Everyone knows that you should never wake up a sleepwalker because they’ll freak out and hurt you, but what if it’s more dangerous to let them sleep? Sleepwalking is more than just strolling around the house and mumbling embarrassing secrets to your bed-mate. It’s a potentially dangerous disorder that can lead to horrendous things, like climbing a 130-foot crane or noshing on cat food.
Fatigue is one of the main causes of sleepwalking, so try and get a good night’s sleep. If you’re staying in a hotel, make sure you choose one with comfy beds so you won’t sleep drop out of a 3rd story window, like one British tourist did while on vacation in Majorca. Here are some other bizarre things people do while sleeping:
Most sleepwalkers do harmless things like go to the bathroom, get dressed or just sit with their eyes open and creep everyone out. But one 15-year-old girl from London took sleepwalking to a whole new level—literally. While fast asleep one night, she climbed a 130-foot crane, crawled 40 feet across the arm and curled up on the counterweight. Someone finally noticed her at 2 am and called police, who brought her down safely. The girl was reportedly a “frequent sleepwalker,” but this was her first time climbing a crane. No word on how embarrassed she is.
I know this is a dog, but the same principle applies to humans. Sleep running equals looking stupid and smashing your head into a wall. At least it’s good exercise.
Ever woken up to find a mess in your kitchen and your gut hanging over your pajamas? How about the lingering smell of wet cat food on your breath? Or a greasy chicken carcass under the covers? If that’s the case, you might be sleep eating. Sleep eaters tend to not only eat unhealthy things, but also things that are bizarre and/or dangerous, like household cleaner, medication and cat food sandwiches.
Sleep cooking is more elaborate than slapping together a cat food sandwich. The same lady
who ate half a can of cat food also managed to cook a baked potato in the oven. A baked potato! That takes over an hour! That means her sleep eating episodes take up a good portion of her night. What did she do while it was cooking? Oh yeah...eat cat food. And the only reason she knew it was baked in the oven was that the oven was still on when she woke up. That’s safe.
By day, Lee Hadwin is a nurse and a terrible artist. But while he sleeps, he produces amazing works of art that have sold for up to £5,000! He first started producing sleep art in his teens, and would draw on everything from walls to tablecloths. As he became older, he smartened up and started leaving art supplies next to his bed. It might sound like a great use of time to produce art in your sleep, but Hadwin pays the price. He spends anywhere from 20 minutes to 1.5 hours working on his art, and always wakes up with an excruciating headache.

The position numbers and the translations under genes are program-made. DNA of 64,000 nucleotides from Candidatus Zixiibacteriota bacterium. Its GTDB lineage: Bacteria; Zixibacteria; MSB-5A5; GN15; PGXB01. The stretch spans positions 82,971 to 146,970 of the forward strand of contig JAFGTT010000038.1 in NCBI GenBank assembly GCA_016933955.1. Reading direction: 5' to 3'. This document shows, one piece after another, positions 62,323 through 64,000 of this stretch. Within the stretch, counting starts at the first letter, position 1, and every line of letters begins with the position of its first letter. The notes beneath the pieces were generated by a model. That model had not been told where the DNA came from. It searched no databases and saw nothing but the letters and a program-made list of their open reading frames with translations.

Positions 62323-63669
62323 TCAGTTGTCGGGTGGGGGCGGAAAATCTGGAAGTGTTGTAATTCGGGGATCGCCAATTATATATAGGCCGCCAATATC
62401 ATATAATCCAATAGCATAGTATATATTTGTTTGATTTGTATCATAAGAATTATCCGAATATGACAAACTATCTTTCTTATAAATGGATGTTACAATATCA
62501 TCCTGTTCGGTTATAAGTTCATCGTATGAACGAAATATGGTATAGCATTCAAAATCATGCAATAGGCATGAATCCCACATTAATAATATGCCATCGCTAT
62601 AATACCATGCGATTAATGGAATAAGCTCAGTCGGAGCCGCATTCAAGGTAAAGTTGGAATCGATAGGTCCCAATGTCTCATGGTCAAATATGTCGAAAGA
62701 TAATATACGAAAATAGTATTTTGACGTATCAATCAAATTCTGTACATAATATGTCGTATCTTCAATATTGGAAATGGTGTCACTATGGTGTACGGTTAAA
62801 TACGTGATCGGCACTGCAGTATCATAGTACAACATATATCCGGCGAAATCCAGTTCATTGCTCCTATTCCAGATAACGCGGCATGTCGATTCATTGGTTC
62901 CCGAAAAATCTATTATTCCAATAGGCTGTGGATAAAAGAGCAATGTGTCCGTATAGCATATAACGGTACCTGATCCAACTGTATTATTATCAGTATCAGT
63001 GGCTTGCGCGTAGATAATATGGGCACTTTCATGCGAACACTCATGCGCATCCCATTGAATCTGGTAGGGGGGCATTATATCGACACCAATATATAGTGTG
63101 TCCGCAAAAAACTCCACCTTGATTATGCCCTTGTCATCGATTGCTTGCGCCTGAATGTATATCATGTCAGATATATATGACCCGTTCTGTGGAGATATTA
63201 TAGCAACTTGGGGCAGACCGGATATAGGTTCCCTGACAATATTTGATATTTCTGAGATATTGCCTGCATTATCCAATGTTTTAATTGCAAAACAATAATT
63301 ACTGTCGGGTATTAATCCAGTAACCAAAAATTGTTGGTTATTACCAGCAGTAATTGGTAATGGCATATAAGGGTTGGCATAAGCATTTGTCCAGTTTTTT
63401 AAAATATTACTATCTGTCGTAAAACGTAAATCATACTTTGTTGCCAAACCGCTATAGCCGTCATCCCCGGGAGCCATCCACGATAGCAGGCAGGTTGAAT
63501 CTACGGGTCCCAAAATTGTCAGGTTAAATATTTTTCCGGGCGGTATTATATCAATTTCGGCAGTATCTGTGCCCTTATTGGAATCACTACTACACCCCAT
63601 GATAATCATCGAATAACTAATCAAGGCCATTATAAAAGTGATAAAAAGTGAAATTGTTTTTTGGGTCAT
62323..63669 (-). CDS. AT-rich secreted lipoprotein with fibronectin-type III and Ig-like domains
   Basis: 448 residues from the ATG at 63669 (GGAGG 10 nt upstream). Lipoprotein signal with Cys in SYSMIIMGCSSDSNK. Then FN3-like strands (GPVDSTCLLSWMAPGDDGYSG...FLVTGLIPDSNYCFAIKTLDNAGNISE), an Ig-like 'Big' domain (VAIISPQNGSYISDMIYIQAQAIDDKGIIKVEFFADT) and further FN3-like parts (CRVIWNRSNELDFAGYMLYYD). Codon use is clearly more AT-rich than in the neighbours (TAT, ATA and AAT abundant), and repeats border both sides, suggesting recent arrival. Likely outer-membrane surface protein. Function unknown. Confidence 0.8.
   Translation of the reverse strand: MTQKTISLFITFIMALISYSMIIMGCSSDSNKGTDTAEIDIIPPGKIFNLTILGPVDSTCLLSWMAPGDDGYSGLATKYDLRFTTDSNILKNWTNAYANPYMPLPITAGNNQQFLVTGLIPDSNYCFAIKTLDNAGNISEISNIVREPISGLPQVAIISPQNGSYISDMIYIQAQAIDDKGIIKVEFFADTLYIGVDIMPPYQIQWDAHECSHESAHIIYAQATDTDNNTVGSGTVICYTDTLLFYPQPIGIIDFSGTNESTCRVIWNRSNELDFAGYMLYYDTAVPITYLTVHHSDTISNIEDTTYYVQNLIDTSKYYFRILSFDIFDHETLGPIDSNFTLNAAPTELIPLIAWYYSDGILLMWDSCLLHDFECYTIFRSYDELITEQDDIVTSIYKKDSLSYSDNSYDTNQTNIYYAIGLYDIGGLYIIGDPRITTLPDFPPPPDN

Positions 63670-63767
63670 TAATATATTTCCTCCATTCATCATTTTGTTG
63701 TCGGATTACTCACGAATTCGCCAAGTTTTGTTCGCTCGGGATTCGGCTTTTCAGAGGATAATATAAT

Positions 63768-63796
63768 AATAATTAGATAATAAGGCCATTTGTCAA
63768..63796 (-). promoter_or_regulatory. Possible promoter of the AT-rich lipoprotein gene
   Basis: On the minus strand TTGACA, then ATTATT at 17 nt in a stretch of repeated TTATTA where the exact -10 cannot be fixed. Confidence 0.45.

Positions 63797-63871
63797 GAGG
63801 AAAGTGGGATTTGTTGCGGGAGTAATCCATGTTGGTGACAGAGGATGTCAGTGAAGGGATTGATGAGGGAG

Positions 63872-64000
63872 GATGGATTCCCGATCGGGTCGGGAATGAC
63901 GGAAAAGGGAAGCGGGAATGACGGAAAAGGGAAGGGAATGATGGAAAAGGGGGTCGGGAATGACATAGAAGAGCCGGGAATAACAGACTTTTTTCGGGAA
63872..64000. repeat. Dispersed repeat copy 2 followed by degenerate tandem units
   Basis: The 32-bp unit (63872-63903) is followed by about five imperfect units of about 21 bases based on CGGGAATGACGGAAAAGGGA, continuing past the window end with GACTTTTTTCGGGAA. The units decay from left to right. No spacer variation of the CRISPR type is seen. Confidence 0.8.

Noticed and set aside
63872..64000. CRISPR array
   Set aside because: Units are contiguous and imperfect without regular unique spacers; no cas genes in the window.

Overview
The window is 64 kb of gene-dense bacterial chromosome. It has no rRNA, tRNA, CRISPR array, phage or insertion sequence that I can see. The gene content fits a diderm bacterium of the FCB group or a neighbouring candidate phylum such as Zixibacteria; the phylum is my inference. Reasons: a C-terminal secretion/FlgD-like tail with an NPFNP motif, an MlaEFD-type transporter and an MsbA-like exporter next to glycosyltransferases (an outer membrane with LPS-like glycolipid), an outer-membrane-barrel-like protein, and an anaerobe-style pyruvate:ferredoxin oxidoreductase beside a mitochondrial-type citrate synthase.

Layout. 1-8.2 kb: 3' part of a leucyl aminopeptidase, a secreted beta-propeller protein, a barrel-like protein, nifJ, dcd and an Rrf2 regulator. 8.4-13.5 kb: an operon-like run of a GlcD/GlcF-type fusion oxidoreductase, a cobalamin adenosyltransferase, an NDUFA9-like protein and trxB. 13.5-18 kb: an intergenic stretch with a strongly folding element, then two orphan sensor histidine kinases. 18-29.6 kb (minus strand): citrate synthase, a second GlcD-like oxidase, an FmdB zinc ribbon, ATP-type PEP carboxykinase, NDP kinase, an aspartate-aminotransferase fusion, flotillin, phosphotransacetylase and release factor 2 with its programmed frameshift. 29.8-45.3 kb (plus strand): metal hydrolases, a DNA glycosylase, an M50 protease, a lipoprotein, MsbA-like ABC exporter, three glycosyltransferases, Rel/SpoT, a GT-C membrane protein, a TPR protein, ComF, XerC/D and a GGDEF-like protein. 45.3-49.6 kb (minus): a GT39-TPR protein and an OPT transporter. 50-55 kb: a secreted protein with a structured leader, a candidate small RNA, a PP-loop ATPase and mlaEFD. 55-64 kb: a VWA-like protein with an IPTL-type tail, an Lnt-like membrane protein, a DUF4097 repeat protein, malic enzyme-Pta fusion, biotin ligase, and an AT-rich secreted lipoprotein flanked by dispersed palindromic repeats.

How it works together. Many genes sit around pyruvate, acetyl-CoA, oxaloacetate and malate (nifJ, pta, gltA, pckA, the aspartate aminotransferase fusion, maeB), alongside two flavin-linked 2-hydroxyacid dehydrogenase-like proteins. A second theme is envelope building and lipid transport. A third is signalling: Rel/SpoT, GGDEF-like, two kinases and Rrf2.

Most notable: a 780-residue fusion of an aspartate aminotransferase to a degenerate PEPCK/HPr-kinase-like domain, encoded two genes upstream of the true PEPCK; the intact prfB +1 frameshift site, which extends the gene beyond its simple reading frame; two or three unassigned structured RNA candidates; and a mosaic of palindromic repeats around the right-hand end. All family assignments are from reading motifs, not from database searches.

Also known as “extreme sleep walking,” sleep dropping involves falling off a high place while asleep. A 17-year-old German kid, who had a bad sleepwalking habit, climbed out of his window after using a cardboard box as a step stool. He fell 10 metres and broke some bones, yet never woke up.
As you’ve seen, people do all kinds of crazy things in their sleep, but most only harm themselves. However, sleep occasionally leads to homicidal activities, and it’s not easy to pull of the ol’ “I was asleep when it happened” excuse. The “sleepwalking defense” was first successfully used in 1846, when a man was acquitted of murdering a prostitute. Even though he almost decapitated her and set fire to the brothel, the jury found him not guilty.
More recently, in 1987, a man got out of bed, drove 14 miles to his in-laws’ house and stabbed them both with a kitchen knife. His mother-in-law died, while his father-in-law survived. Due to the man’s history of sleep activities, plus the fact that he didn’t notice he’d severed tendons in both hands during the attack, led to the jury finding him not guilty.